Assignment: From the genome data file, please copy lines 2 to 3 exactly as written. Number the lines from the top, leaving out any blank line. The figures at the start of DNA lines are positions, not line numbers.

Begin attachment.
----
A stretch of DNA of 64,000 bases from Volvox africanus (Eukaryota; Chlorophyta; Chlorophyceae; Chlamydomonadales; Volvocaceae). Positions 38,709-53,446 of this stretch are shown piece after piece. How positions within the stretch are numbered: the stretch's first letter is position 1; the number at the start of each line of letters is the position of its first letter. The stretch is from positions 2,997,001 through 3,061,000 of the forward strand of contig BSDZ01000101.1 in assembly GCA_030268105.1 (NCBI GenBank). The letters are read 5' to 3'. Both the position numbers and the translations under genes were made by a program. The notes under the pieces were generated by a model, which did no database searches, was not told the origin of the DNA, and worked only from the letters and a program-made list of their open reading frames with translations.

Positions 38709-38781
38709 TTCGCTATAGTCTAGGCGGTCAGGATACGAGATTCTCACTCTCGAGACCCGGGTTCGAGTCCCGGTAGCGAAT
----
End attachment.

Positions 38709-38781
38709 TTCGCTATAGTCTAGGCGGTCAGGATACGAGATTCTCACTCTCGAGACCCGGGTTCGAGTCCCGGTAGCGAAT